I watched with dismay as we walked past the Costa and the Café Nero towards an unknown grimy café. I’m all for supporting small businesses, but I’d prefer to have coffee in a place that didn’t look like it hadn’t been cleaned since Pakistan lost the cricket world cup in 1999.  I could feel my heels sticking to the floor as I walked to our filthy table; I was on edge – I don’t like germs. No, really, I don’t.

I sat down awkwardly on the metal chair, folding my coat onto my lap, with my big bag placed on top for good measure. Mr Vogue didn’t seem to notice the filth, the hand sanitiser I was gripping onto for dear life, or my very obvious distress.

What I learnt about Mr Vogue during my 3 hour ordeal:

  • He woke up at 5am daily and went to the gym to workout – this was mentioned at regular intervals. He particularly focused on his legs, which by the way were as thin as my pinky finger.
  • Several times during our one-sided conversation, he expressed his view that he was quite good looking and received a lot of female attention. I’d say he was average on a good day, but that didn’t stop him from telling me that he often had to tell women to “calm down” around him.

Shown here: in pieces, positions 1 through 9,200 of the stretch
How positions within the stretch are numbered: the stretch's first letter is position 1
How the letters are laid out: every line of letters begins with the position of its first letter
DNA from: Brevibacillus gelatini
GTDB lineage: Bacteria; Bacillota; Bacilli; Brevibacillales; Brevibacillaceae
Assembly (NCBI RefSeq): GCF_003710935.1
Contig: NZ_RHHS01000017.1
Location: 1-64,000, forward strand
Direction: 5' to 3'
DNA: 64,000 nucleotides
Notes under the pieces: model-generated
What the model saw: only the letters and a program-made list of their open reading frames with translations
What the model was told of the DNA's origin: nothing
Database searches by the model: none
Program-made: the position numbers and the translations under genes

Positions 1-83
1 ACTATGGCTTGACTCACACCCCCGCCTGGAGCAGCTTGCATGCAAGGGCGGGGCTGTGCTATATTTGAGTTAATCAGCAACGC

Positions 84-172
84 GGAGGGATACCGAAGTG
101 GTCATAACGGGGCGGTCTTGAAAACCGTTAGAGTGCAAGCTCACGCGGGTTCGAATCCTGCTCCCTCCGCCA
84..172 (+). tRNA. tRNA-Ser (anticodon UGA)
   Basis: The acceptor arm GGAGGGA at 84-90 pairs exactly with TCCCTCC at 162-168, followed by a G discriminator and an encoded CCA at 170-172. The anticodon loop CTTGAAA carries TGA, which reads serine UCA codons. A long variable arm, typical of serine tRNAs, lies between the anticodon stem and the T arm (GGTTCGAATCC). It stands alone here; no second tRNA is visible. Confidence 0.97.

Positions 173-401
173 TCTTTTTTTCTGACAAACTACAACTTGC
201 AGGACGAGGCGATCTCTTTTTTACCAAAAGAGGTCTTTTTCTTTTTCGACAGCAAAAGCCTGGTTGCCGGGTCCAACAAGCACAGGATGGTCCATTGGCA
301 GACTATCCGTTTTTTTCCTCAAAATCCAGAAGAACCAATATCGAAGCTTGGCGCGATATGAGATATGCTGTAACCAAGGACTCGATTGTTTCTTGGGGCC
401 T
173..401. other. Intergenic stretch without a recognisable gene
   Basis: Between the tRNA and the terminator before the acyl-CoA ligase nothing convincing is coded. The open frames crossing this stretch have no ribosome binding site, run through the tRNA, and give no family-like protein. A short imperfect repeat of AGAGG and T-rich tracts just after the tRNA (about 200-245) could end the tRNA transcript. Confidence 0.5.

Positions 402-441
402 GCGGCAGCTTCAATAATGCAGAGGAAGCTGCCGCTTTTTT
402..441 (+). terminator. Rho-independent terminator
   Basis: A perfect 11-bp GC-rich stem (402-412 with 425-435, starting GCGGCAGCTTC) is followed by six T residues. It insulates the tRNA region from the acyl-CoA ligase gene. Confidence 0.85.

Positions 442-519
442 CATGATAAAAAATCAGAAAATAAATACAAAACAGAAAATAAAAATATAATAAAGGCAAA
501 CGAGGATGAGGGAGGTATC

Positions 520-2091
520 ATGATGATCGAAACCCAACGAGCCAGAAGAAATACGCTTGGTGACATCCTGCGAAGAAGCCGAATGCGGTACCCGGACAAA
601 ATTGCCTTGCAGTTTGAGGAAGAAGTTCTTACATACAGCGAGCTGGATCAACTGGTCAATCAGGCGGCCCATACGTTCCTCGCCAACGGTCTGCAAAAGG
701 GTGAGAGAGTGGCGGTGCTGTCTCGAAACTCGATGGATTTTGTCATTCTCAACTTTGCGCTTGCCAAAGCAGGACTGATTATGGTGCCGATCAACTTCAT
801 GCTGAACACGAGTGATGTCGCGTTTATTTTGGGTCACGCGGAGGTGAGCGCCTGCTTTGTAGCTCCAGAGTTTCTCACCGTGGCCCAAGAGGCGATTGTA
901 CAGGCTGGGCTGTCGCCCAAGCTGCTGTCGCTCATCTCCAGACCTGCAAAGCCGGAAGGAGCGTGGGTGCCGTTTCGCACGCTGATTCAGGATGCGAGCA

• He had ‘rejected’ 46 girls, but couldn’t explain why.
  • He was shorter than his claimed 5’10 height. I stood much taller at 5’9 (with heels), but I’d still have been taller at 5’6 without my heels. Perhaps his narcissist personality took up an extra 6 inches, and another 2 inches for his micropenis would take him to his 5’10 wholesome height.      
  • He maintained that he was funny – maybe the ‘leg day workout’ was the joke?
  • He sounded as though he had swallowed a bucket of helium. He had the ability to make my ears bleed.

What Mr Vogue learnt about me, based on the 3 questions he asked me in the 3 hours we spent together:

  • Yes, I had siblings
  • Yes, I enjoyed my job
  • Yes, I liked chocolate

After 3 hours of intense torture, Mr Vogue suggested we go for dessert. For his safety, I politely declined. Thoughts of murdering him in the dark alley were already starting to emerge.. I’d probably lose my practicing certificate and not be able to watch the latest Bollywood movie in prison; no, he really wasn’t worth it.

As we stood to part ways, I looked down at him and uttered the most romantic words I could think of: “for someone that spends a lot of time in the gym, your legs are tiny…”  

Needless to say, no. 47 received her rejection WhatsApp message the following morning.  It was of course, gratefully received.

The Accidental Lawyer